Before June 22nd, no one could have guessed that 12 different pitchers would end up starting games for the 2014 St. Louis Cardinals. Six of the starters would be called into service the rest of the way, in response to the shockwaves that followed the events of that day in late June.
That was an especially bad time for the club, with subsequent moves that altered the club’s direction for both 2014 and 2015. A starting rotation that was number one in ERA in Major League Baseball at the time was decimated when two of its five members were placed on the disabled list at the same time – left-hander Jaime Garcia and right-hander Michael Wacha.
It was not yet known that they would both essentially be done for the season.
Wacha’s injury seemingly came out of the blue and brought with it an unusual diagnosis. He had what was called a stress reaction in his pitching shoulder. When placed on the DL, he was 5-5 with a 2.79 ERA for the defending NL champions.
Considered one of the most promising young pitchers in the game, Wacha had been the MVP of the National League Championship Series as a rookie in 2013 after throwing 13 2/3 shutout innings against the Dodgers.
Having opened the 2014 season on the shelf, Garcia’s return trip was less surprising, especially given his recent history. It was initially stated that he re-aggravated his surgically repaired left shoulder. At the time, he was 3-1 with a 4.12 ERA.
When healthy, Garcia went 26-15 in 2010 and 2011 and secured a four-to-six year contract extension before running into his shoulder problems. He had missed all but nine starts in 2013 then underwent surgery to repair a torn labrum.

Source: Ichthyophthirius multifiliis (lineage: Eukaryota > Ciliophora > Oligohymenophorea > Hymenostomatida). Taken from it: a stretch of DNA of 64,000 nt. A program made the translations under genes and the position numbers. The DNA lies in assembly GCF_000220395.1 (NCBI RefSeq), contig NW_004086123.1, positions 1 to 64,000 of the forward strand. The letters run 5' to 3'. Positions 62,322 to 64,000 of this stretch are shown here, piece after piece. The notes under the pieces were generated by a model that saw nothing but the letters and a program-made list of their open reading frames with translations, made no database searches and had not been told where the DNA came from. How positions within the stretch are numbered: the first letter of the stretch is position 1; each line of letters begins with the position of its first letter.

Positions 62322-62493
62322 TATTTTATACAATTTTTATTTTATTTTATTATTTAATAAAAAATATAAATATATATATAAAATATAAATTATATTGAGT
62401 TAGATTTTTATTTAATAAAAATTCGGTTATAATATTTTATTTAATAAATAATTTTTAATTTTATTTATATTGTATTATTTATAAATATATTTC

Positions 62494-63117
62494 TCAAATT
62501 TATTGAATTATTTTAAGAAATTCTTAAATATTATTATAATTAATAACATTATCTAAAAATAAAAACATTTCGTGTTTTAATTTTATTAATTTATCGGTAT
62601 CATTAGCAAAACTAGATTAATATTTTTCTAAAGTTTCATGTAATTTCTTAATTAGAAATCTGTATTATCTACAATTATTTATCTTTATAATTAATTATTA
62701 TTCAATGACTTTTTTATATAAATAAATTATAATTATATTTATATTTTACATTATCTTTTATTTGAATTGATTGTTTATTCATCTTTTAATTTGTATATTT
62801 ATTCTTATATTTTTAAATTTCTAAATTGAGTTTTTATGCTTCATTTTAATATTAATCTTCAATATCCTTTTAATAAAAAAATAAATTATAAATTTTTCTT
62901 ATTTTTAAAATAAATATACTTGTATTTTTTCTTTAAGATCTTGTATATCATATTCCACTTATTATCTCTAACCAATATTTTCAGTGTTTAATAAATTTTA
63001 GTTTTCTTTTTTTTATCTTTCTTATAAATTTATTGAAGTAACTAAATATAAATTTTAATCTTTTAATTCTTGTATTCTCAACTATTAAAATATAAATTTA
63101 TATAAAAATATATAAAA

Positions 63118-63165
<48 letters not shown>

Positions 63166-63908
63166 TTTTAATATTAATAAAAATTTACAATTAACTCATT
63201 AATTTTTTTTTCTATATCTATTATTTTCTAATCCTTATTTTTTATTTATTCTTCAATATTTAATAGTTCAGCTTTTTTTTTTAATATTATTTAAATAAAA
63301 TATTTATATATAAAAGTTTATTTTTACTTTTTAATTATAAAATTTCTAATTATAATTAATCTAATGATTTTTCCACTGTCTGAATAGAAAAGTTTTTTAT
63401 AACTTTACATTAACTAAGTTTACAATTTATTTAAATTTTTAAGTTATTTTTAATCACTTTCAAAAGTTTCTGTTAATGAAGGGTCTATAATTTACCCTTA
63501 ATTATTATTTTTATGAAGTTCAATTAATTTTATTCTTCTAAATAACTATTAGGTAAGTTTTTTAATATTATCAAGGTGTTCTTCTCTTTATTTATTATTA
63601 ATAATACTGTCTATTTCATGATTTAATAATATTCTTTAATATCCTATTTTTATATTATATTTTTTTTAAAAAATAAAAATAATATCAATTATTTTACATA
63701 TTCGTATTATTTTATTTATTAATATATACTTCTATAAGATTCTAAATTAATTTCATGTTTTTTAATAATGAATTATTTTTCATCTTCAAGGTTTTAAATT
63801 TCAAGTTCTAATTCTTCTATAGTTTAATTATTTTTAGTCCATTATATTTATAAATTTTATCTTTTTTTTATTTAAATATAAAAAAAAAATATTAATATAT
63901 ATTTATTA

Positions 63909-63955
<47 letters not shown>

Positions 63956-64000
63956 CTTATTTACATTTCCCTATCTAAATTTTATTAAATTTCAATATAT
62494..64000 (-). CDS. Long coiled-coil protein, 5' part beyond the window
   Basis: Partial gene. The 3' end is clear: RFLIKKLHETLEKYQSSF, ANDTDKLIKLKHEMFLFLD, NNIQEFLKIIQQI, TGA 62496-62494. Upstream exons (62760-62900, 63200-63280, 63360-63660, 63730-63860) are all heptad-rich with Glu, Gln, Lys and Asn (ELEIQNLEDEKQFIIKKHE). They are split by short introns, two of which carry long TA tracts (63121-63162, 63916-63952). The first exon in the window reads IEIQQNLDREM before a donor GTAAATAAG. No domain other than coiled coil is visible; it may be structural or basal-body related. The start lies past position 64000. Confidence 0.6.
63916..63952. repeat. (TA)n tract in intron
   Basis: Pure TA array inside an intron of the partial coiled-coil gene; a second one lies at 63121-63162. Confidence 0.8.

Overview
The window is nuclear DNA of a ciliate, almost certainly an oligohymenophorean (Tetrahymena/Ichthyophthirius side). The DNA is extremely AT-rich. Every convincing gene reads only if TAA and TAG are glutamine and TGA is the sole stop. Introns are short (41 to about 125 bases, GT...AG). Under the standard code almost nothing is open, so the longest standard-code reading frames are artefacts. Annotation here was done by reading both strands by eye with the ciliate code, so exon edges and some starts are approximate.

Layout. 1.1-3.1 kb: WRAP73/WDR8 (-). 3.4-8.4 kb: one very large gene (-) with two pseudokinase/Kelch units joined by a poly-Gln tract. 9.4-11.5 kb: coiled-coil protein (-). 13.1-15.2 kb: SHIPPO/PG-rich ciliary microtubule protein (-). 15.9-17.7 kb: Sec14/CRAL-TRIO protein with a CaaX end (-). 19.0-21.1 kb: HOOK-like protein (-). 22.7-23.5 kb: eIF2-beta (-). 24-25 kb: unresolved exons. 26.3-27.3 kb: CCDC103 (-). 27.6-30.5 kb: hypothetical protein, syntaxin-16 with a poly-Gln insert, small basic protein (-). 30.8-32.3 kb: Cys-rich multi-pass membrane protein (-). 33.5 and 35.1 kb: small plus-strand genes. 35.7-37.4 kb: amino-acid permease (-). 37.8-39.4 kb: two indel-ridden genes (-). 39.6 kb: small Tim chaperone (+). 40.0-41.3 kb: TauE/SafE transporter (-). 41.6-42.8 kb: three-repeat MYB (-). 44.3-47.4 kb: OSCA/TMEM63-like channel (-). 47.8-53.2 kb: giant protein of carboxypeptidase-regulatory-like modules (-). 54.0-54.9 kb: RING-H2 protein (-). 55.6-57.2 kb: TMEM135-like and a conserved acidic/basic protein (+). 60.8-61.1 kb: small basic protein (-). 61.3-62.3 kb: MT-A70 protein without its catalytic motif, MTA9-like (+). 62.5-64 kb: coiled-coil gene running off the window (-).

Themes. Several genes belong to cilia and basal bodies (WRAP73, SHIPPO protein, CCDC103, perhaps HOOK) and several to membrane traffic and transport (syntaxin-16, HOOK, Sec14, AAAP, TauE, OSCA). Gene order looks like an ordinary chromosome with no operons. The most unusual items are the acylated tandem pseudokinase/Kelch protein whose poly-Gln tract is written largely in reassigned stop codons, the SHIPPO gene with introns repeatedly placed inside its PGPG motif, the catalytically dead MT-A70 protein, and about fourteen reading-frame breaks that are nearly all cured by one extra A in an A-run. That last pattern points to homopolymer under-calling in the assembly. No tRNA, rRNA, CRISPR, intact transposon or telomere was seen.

Complaining of nerve issues and numbness in his hand in June 2014, Garcia opted for season-ending thoracic outlet surgery. The news of his third procedure in as many years ruffled feathers in the front office.
The club’s immediate response to the loss of the two signaled the battle expected ahead for a rotation spot in 2015 spring training.
Two rookies were called upon first. Carlos Martinez initially stepped into the rotation for Wacha. Lefty Marco Gonzales received the call from Double-A Springfield to take Garcia’s turn. Neither would stick, however.
All of the sudden, the greatest area of strength for the 2014 Cardinals, the rotation, required shoring up in an initiative that culminated in a pair of late-July trades.
Joe Kelly, who had been out since April with a hamstring injury, soon returned. He took over for Gonzales until his trade to Boston, with veteran John Lackey, who came the other way in the four-player swap, then joining the starting five.
Tyler Lyons made four starts, logging a 6.55 ERA before the organization acquired 2013 American League all-star Justin Masterson from Cleveland. The Cardinals gave him six turns through the rotation before tiring of his seven-plus ERA.
Wacha returned in September, but was clearly not himself. The 22-year-old made four final-month starts, never getting beyond the fifth inning and posting a 5.40 ERA. Though active in the post-season, Wacha did not pitch until his very curious use in the final inning of the Cardinals’ NLCS elimination game in San Francisco.
Despite the bad news that came to a head on June 22nd, the Cardinals managed to hold their 2014 rotation together. The club ended the regular season ranked fifth in the NL with a starters’ ERA of 3.44.
One can forever speculate how much better 2014 could have been with a healthy Wacha and Garcia all season long rather than the parade of less-effective replacements.
Looking ahead to 2015, the public prognosis for Wacha is good, but some worries must remain due to the unusual nature of his injury. At this point, nothing is expected of Garcia. Though the club could control the left-hander through 2017, it seems more likely they will pay the remaining $10.25 million due him and exit the deal after next season.
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